Birdlife in agricultural landscapes journal publication
The impact of livestock grazing on woodland and non-woodland bird species is the subject of a recent journal publication in Agriculture, Ecosystems and Environment, lead by CeRDI Research Fellow Birgita Hansen.
The article, entitled "Livestock grazing effects on riparian bird breeding behaviour in agricultural landscapes", presents the results of intensive bird breeding surveys conducted in riparian zones, subject to differing levels of grazing, in the Longwood Plains and the Victorian Riverina bioregion in north-central Victoria.
The study draws on data from two consecutive years of field survey, and formed the basis of Dr Hansen’s Collaborative Research Network post-doctoral research program completed with Federation University in 2012-2014.
The study highlights three major conclusions. That:
- Woodland and forest bird populations are experiencing widespread declines in Australia.
- Woodland bird breeding in riparian zones is reduced by heavy livestock grazing.
- Common species make up the majority of birds breeding in degraded riparian zones within agricultural landscapes.
The study findings indicate that woodland and non-woodland birds experience opposing breeding responses to habitat modification in agricultural landscapes. Relatively common woodland species such as brown treecreepers, restless flycatchers and white-plumed honeyeaters have significantly lower breeding activity in riparian zones subject to high intensity livestock grazing, compared to riparian zones with low or no grazing pressure. By contrast, non-woodland or common farmland birds (such as Australian magpies, magpie-larks, little ravens, welcome swallows, galahs, and corellas) are more likely to experience higher breeding activity in riparian zones with heavy livestock grazing.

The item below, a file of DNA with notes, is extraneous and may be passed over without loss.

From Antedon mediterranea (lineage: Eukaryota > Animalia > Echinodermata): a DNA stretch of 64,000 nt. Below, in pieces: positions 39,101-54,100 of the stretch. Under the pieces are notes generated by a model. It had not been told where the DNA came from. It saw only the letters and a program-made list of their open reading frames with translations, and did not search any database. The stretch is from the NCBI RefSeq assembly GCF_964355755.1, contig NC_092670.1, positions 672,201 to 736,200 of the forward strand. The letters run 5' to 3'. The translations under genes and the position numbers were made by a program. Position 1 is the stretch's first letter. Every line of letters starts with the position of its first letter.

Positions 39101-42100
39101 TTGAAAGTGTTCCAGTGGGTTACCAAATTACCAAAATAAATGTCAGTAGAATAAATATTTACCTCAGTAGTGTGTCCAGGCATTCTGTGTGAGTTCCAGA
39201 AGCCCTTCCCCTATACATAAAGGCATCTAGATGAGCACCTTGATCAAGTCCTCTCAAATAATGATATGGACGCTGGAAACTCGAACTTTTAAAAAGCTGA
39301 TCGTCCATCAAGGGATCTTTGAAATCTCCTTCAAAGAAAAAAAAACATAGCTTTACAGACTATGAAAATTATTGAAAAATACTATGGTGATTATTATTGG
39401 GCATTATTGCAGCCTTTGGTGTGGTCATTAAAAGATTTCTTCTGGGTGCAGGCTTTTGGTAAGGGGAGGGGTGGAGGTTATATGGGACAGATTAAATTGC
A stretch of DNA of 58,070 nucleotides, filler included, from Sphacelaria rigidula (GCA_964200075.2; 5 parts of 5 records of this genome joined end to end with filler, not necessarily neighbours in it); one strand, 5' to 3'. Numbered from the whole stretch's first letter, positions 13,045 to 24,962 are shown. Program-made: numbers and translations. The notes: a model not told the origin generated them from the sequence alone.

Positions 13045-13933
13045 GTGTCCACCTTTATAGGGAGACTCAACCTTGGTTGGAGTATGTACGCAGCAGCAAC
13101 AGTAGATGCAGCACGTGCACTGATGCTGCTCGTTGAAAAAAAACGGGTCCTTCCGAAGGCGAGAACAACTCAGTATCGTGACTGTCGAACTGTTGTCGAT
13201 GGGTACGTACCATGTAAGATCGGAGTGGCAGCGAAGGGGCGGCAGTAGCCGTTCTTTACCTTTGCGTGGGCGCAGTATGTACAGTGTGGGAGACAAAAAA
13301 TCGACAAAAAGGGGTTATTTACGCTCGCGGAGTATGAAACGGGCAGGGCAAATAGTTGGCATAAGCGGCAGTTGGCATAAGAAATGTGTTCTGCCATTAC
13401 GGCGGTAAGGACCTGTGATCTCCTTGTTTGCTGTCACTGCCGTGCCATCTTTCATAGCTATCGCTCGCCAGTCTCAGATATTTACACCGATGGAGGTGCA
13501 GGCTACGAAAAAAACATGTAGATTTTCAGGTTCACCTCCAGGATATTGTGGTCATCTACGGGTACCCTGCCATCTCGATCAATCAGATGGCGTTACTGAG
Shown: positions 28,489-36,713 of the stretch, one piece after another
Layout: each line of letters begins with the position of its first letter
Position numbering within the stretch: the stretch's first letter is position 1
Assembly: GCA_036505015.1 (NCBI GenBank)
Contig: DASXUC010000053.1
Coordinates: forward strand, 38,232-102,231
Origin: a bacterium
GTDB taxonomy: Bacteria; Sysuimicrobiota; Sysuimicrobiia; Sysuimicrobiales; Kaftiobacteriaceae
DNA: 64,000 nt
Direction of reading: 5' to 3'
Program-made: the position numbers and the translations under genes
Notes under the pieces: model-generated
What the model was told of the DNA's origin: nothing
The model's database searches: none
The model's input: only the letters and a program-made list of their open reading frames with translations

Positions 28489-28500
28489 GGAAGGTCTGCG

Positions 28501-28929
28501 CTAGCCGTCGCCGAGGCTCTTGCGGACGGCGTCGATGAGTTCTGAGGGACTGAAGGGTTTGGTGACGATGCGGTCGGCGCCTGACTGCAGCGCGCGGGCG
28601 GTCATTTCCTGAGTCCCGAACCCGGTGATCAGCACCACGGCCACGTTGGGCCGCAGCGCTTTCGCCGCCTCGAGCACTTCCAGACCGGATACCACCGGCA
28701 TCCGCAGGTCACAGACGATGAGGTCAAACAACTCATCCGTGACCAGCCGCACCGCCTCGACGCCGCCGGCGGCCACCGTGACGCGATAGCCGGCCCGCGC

The study provides "practical guidelines for riparian management" with the aim of balancing the maintenance of riparian ecological processes with the need for productive agriculture.
Co-authored with Dr Christopher Jones at the Arthur Rylah Institute for Environmental Research (Victorian State Government) and Dr Hannah Fraser of the School of BioSciences, University of Melbourne, the paper makes an important contribution to riparian restoration science and studies of Australian woodland birds, and the conditions necessary for population persistence in agricultural landscapes.
The article can be viewed in full at Science Direct: https://www.sciencedirect.com/science/article/pii/S0167880918304390
To view further CeRDI research activity on Australian native birdlife and biodiversity conservation please explore our Natural Environment projects.